There is the question of enhancing production with allies in order to have an allied-wide approach to production in a new arsenal of democracy model. But the challenge remains for each of the countries involved in joint production or acquisition of stocks available in times of crisis to the national forces.
Then there is the question of logistical means to move stocks to forces which themselves are working the art of force mobility. My interview with the Air Commander Australia highlighted his concern with an enhanced ability for air mobility from diverse locations in Australia. But how to move the parts and supplies necessary to support such an agile operating RAAF?
The blunt fact is that Australia cannot act as if the United States is the arsenal of democracy. The U.S. has reduced its defense industrial base dramatically over the years, as well as its industrial base. Australia is simply not an industrial country. One can NOT assume that mobilization of supply will be a simple switch turning exercise. In today’s world, it has to be built and funded. This is not an easy task nor one that is politically popular as well.
And with a large territory, how will Australia produce, stockpile and move the supplies necessary for itself and allies who are using Australian territory? This requires an effective national and allied interoperable IT system for logistics enterprise management as well as the ability to use maritime, rail, or road systems to move supplies to the point of need.
In short, force mobility, sustainability and logistics have become a strategic triangle shaping the capability for force endurance, effectiveness and relevance to conflict with the authoritarian powers in the 21st century.
Colonel David Beaumont
Colonel David Beaumont is a Director of Joint Professional Military Education at the Australian Defence College, in which he supports the development of the joint military education curriculum for the Australian Defence Force. He publishes widely on strategy and strategic policy, military preparedness, logistics, mobilisation and whole-of-nation responses to crises.
David is a military logistician by background, and has s served in East Timor, Iraq and Afghanistan as part of Australian and multi-lateral military commitments. David’s recent position in the Army was as Director of the Australian Army Research Centre, and until July 2022 was responsible to the Chief of Army for many of the Army’s research partnerships with domestic and international academia and research-institute, as well as the development of bespoke research projects and programs.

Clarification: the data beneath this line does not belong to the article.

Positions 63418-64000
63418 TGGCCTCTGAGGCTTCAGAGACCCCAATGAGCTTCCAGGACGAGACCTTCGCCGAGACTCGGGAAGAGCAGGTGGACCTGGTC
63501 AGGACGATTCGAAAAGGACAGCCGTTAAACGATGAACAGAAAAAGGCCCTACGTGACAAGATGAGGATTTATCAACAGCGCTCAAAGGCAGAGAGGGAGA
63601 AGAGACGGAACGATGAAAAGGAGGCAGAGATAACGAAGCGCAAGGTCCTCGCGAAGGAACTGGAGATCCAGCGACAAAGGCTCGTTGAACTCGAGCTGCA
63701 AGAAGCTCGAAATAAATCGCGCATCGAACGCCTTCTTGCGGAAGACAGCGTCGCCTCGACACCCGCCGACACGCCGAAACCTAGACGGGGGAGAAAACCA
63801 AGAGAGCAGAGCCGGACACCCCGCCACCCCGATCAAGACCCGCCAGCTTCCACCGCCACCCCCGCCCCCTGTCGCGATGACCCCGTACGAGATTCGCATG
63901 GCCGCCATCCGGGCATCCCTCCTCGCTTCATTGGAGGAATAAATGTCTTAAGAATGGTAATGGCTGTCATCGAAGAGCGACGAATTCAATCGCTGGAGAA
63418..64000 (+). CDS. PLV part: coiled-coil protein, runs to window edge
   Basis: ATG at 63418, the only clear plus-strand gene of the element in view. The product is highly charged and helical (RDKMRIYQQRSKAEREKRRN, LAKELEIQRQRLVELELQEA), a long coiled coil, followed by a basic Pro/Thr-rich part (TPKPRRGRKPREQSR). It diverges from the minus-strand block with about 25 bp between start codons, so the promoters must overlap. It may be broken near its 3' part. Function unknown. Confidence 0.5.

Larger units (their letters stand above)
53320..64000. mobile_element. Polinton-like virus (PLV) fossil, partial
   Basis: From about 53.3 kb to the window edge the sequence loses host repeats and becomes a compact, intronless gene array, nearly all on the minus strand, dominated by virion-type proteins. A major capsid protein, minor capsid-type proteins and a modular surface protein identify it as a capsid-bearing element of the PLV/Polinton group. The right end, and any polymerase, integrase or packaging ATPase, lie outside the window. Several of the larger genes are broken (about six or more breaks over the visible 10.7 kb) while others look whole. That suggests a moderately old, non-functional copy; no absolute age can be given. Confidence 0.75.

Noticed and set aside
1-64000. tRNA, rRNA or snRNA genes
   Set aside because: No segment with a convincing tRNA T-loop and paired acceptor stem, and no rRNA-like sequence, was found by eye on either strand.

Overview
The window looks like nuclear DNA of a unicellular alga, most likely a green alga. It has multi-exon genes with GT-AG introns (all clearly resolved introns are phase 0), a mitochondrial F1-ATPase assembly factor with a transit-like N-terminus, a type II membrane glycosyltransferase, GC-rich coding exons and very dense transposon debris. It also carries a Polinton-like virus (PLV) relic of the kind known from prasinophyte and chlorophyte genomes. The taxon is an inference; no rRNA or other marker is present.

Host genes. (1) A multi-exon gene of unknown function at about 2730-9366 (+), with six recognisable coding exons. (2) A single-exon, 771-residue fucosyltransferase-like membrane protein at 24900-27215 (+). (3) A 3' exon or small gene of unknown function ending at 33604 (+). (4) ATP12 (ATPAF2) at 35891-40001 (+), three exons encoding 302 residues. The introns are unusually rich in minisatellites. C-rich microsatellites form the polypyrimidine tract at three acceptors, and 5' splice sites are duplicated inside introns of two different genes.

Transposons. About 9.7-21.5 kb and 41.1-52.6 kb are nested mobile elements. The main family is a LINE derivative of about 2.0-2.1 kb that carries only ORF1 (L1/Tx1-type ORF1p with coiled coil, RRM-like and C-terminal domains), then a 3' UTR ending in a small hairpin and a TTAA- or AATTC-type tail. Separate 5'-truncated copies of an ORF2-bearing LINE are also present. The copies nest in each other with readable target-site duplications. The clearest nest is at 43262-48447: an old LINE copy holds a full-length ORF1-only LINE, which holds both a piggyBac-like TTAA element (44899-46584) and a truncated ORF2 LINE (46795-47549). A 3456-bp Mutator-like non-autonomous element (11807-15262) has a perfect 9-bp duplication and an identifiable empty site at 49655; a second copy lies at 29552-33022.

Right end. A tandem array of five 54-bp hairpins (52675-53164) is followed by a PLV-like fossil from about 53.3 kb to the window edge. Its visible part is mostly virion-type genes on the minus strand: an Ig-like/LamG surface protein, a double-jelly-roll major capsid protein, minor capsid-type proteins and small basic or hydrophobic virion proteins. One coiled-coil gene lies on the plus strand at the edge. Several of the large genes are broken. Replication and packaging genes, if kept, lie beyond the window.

David researches, writes and presents about strategic policy, logistics, military capability development, and the involvement of the ‘whole-of-nation’ in defence and national security. He commenced doctoral research at the Strategic and Defence Studies Centre, Australian National University, in 2016; David’s research is examining the interaction between the ‘national support base’ and Defence in the 1980’s and 1990’s to support military preparedness. He manages, edits and writes to an international audience at the blog ‘Logistics in War’ (www.logisticsinwar.com) and other online venues. His last major paper was 2020’s ‘An uncertain and dangerous decade’ which examines the coming decade as characterised by strategic competition, post-pandemic crisis responses and new roles and tasks for the ADF.
David’s academic qualifications include a Bachelor of Arts (History and Politics) and Master of Business (Strategy) from the University of New South Wales, and a Master of Arts (Military Studies) by research from the Australian National University.